" class="no-js "lang="en-US"> A Record Year For People Receiving NHS Cancer Treatment - Pharmtech Focus
Friday, January 27, 2023

A Record Year For People Receiving NHS Cancer Treatment

Thousands more people started vital treatment for cancer over the last year compared to before the pandemic, the NHS has said today. Over 320,000 people received treatment for cancer over the last year (Nov 2021 – Oct 2022) – the highest year on record, and up by more than 8,000 on the same period pre-pandemic.

More people than ever before also had potentially lifesaving NHS cancer checks, with over 2.8 million people seen – up by almost a fifth on the same period before the pandemic (2.35 million in 2018/19) – with over 10,000 checked every day and around 6% resulting in a cancer diagnosis. NHS chiefs have said this is “important progress” as more people getting checked and treated could have a significant impact on cancer survival. Not only did the NHS see and treat more people than ever before for cancer, but recent data also shows 100,000 patients were diagnosed with cancer at stages one or two when it is easier to treat last year (2021-2022) – the highest proportion on record. The NHS doubled spending on the biggest cancer awareness campaigns in health service history and cancer chiefs continue to encourage people to come forward for checks if invited by the NHS or if they have experienced any worrying symptoms.

Dame Cally Palmer, National Cancer Director for NHS England, said: “NHS staff have been working incredibly hard over the past year to recover from the pandemic and it’s thanks to our campaigning efforts and early diagnosis drives, alongside the courage of people like Dame Deborah James encouraging people to come forward, that we’ve seen and treated record numbers of people.

“This is important progress – we know lives are saved when cancers are caught early and when more people are seen for tests and checks – and as we head into the New Year, the NHS will not take its foot off the pedal when it comes to ensuring people are seen and treated as early as possible. I would urge everyone to keep talking to your friends and loved ones to raise awareness, and come forward for checks if you have potential symptoms and concerns – the NHS is here for you.”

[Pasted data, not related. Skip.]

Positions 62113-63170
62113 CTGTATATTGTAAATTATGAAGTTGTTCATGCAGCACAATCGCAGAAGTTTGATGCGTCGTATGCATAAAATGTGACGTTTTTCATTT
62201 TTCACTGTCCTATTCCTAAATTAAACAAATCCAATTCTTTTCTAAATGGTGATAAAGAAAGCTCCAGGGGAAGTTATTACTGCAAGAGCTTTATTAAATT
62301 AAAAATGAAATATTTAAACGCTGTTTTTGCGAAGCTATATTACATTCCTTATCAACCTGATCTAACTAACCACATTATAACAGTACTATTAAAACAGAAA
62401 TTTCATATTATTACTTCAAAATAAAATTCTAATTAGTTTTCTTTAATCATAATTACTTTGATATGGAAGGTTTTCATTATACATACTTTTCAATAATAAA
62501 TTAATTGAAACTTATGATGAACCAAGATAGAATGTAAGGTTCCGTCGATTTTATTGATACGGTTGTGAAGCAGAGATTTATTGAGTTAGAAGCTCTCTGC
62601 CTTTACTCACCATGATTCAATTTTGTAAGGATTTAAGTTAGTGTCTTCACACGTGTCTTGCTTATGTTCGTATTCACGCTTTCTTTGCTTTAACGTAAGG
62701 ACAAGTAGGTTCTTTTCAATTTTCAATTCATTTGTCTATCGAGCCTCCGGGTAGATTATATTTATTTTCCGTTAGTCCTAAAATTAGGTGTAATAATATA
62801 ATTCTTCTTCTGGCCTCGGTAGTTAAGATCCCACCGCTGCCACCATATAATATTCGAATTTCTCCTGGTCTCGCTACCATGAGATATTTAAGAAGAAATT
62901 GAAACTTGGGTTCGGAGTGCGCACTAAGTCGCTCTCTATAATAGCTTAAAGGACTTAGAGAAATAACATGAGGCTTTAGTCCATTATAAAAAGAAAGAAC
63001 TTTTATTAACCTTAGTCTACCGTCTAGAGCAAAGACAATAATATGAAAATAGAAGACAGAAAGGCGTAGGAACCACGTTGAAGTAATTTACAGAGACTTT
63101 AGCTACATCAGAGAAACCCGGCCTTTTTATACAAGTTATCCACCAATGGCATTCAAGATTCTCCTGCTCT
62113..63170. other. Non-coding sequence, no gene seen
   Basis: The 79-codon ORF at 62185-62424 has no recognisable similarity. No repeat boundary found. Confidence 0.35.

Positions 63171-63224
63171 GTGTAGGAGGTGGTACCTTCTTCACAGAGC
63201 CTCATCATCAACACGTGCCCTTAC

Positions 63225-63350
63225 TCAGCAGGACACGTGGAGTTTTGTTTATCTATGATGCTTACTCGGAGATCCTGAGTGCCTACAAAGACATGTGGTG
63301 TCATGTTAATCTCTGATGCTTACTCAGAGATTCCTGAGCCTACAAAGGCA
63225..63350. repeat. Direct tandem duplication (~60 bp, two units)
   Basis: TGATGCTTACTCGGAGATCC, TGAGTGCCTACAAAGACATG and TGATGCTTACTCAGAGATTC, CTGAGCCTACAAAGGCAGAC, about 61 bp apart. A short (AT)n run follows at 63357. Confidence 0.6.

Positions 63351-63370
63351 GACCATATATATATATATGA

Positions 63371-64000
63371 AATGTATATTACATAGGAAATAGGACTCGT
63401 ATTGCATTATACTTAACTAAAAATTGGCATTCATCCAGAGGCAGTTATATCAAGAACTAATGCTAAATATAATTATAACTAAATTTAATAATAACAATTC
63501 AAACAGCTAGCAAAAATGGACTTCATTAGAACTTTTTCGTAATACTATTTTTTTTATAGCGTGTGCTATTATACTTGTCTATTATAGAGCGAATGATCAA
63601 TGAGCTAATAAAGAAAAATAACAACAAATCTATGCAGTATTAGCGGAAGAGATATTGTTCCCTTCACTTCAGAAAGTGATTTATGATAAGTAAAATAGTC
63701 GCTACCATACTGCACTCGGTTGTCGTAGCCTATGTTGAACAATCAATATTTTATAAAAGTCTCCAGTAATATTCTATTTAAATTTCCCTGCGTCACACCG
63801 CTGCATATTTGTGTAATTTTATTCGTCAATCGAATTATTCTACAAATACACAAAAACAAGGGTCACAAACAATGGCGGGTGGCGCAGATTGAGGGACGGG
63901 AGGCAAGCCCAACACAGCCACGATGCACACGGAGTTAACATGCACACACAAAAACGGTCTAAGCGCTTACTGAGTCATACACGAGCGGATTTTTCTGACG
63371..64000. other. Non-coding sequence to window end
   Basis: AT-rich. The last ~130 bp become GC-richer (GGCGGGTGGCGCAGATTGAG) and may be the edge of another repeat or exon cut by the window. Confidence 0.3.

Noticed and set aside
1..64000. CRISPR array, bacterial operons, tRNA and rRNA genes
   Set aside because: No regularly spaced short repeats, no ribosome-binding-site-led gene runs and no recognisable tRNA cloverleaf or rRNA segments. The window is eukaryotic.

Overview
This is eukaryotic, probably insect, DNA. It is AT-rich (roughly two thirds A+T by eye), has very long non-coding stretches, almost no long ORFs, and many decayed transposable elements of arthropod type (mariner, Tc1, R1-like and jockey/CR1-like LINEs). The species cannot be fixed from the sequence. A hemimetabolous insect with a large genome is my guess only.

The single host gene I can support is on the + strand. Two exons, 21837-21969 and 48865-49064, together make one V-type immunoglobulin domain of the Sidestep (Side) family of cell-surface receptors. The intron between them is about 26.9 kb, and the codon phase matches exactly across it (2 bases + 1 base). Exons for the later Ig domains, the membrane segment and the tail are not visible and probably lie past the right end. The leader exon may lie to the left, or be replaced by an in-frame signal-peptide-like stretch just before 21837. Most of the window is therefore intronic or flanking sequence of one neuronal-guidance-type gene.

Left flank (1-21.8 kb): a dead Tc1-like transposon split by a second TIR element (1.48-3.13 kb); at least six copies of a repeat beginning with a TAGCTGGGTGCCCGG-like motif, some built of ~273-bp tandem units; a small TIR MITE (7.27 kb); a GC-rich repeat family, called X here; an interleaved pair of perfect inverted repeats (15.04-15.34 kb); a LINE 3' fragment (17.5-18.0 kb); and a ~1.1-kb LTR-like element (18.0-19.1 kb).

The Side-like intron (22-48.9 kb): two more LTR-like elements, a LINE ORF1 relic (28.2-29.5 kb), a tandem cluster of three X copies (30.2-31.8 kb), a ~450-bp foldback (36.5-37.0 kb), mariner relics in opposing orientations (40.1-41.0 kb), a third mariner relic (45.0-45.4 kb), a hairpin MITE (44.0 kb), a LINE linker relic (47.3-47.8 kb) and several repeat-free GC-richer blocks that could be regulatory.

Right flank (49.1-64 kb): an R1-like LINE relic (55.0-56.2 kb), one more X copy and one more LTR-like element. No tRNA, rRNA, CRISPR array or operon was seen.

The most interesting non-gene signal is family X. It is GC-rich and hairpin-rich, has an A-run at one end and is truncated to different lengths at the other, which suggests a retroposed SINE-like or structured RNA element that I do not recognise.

Professor Peter Johnson, NHS England National Clinical Director for Cancer, said: “We know that the possibility of a cancer diagnosis can be daunting and that many people don’t want to bother anyone with their health concerns, but we would always prefer to see you sooner with a cancer that be treated successfully, than later with one that can’t.”

Professor Kristian Helin, Chief Executive of The Institute of Cancer Research, London said: “When cancer is caught at an early stage, treatment is often more effective and the chances of successful recovery are much higher. This is why speeding up cancer diagnosis can make an enormous difference to survival rates. It is encouraging to see that a record number of people received cancer treatment in the past year and that a high proportion of them were diagnosed at early stages, when the disease is more easily treatable. It is vital that people are encouraged to come forward for checks if they have symptoms. At the ICR, we have worked with our hospital partner The Royal Marsden to launch the ‘Man Van’, a mobile health clinic that provides free health checks for men to boost early diagnosis of prostate and other urological cancers. This is one example of the ways we can innovate to ensure more cancers are detected early.”

Jane Lyons, CEO of Cancer52, a coalition of 110 charities working to support people with rare and less common cancers, said, “It is truly admirable that the cancer teams across England have managed in such challenging circumstances to treat this record number of patients over the past year. And good to see too that recent data shows that the highest proportion of people on record were diagnosed at an earlier stage; and that there’s been significant investment in awareness raising campaigns for rare and less common cancers like ovarian and bladder.”

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